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Free Printable Monogram Christmas Gift Tags

 
These holiday printables are brought to you by HP. Make other easy printable projects at HP’s Holiday HQ.

I like to come up with a cohesive wrapping scheme each year for Christmas. That sounds fancier and more complicated than it is though; I just like for all of the presents to look nice together under our tree. This year’s wrapping paper will be in rich shades of brown, punctuated by minty green (because I think mint will look fantastic under our pink tree!).

Monogram Christmas Gift Tags

I designed these gift tags to use for our presents, and you’re welcome to download and print them for your gifts as well. I’ve done monogram gift tags before, but those were hand-drawn and I wanted to do a new twist on them this year.

Cutting Out Gift Tags

My years as a stationer have taught me a few tips about working with paper. If you have a paper cutter, you can cut the tags into three strips vertically to start. You could also use a ruler and an x-acto knife (or a box cutter, sharp razor, or rotary cutter). Then, keeping the tags in their strips, use an x-acto knife to cut slits along the tops and bottoms for ribbon to slide through. Doing so while they’re still in strips will make the paper a little easier to work with. Then use scissors to finish cutting out each tag. You could also use a hole punch at the top and bottom to thread thin ribbon through, or just punch a hole at the top to use these like more traditional gift tags.

Free Printable Christmas Monogram Gift Tags from Making it Lovely

And here’s another tip: When I have gifts for multiple people with the same initial (like August and Ashley), I write their name on the back of the present with a marker. I can usually remember which gift is which by the shape of the box, but it’s good to have the name on there too.

May your days be merry and bright!

Free Printable Monogram Christmas Gift Tags

How to Make DIY Monogrammed Trophies

Or mugs, dishes, or vases — anything ceramic or glass. But I went with trophies.

How to Make DIY Monogrammed Trophies

Supplies

Supplies for DIY Monogrammed Trophies

I designed my stencil in Adobe Illustrator and then used my Silhouette cutting machine on vinyl. There are pre-made adhesive stencils in craft stores, and plenty of sellers on Etsy willing to make one for you. You can also cut one out of contact paper with an X-acto knife.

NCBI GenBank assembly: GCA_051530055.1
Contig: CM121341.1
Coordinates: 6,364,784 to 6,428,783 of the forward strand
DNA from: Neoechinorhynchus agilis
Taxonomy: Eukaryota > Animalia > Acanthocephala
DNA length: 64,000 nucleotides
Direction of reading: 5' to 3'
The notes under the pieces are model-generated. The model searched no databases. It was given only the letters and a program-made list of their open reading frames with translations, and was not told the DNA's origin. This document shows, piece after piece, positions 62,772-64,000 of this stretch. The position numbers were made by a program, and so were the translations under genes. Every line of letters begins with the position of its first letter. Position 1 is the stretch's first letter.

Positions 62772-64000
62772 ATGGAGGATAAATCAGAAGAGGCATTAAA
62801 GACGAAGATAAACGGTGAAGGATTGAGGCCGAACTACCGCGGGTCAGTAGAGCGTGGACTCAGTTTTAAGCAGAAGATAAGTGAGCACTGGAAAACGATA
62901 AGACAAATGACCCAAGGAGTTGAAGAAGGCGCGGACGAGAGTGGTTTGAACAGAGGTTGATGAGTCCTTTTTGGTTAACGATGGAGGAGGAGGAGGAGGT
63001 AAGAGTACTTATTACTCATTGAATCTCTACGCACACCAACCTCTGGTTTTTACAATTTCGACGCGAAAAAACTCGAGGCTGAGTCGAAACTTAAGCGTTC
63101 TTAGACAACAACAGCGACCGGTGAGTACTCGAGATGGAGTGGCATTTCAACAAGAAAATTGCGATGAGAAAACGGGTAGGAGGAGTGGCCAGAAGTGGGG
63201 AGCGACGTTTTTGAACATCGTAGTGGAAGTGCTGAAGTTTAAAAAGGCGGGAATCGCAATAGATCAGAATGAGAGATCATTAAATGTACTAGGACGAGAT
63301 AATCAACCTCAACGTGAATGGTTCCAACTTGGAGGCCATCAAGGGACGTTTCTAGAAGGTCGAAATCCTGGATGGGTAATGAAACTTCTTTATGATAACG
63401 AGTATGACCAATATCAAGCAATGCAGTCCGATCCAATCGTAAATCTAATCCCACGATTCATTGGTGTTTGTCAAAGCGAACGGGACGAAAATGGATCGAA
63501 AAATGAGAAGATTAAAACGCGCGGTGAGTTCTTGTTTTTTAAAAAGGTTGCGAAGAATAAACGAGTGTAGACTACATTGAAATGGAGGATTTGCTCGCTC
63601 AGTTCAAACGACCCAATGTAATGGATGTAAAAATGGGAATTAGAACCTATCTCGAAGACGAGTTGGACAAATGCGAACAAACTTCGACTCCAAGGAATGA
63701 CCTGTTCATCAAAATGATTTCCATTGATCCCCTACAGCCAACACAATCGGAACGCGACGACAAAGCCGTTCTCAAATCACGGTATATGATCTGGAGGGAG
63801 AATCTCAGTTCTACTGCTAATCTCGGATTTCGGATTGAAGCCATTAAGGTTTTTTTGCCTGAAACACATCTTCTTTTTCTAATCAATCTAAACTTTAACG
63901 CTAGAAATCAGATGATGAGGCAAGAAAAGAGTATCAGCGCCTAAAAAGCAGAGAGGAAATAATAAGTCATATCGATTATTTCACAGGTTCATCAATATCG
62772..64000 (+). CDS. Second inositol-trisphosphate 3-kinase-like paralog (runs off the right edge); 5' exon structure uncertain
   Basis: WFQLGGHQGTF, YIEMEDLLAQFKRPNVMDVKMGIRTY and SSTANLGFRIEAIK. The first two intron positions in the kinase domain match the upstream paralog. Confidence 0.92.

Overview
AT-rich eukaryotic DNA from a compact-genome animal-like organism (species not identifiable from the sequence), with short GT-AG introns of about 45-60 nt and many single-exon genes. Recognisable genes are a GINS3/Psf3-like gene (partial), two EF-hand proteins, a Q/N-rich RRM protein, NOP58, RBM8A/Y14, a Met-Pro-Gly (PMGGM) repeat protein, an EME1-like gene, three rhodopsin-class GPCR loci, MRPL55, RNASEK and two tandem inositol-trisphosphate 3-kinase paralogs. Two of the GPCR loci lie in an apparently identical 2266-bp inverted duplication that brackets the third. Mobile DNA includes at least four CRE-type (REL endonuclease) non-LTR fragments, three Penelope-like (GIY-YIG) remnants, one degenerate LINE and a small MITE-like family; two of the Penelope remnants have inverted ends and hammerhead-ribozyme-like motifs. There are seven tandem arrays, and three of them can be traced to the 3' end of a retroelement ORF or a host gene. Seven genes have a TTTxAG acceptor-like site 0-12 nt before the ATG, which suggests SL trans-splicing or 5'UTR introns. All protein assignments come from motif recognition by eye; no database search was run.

How to Make a DIY Monogrammed Trophy

After you’ve affixed your stencil (as smooth as you can get it around the important detailed bits), you can dab the paint on thinly with a dauber. Peel the stencil off before the paint dries. If you have difficult to reach portions (like the inner triangle of my capital ‘A’, for example), you can use a pin to lift up a corner so you don’t ruin the paint by trying to do it with your fingers.

How to Make a DIY Monogrammed Trophy (Paint and Peel the Stencil)

The glass paint that I used will cure in twenty-one days if air-drying, or it can be oven-baked at 350°F for 30 minutes, and it will be dishwasher-safe once cured. I tend to go light on my DIY instructions (you’re all smart cookies), but if you want a more detailed tutorial, I found this project by searching Pinterest.

DIY Monogrammed Trophies Filled with Flowers

The trophies are cute when empty, but I like them as vases and plant pots.

Monogrammed Trophies Filled with Flowers

DIY Monogrammed Trophies Filled with Flowers

How To Make Graphic Wall Art

post by Andrea

How to Make Neon Graphic Wall Art

I’ve been deep in the throes of getting a very special room ready for an expectant arrival; baby number three.  [editor’s note: Andrea, not me (Nicole)!] I knew I wanted to use a mix of purchased prints and interesting treasures that hold meaning to our family, but I also knew I wanted to add a touch of DIY art to the room.  The room is pure white, with white furnishings and bedding, and a touch of linen beige and bright pops of color to add some vibrancy to the space.  I’ve had this bright neon artists tape on hand for a few months, and have had visions of creating graphic wall art out of it for some time, I just needed the right space to put it.  When we settled on the theme for the nursery, I finally knew just where it had to go.  The process is simple, with dramatic results.  Here’s the how to.

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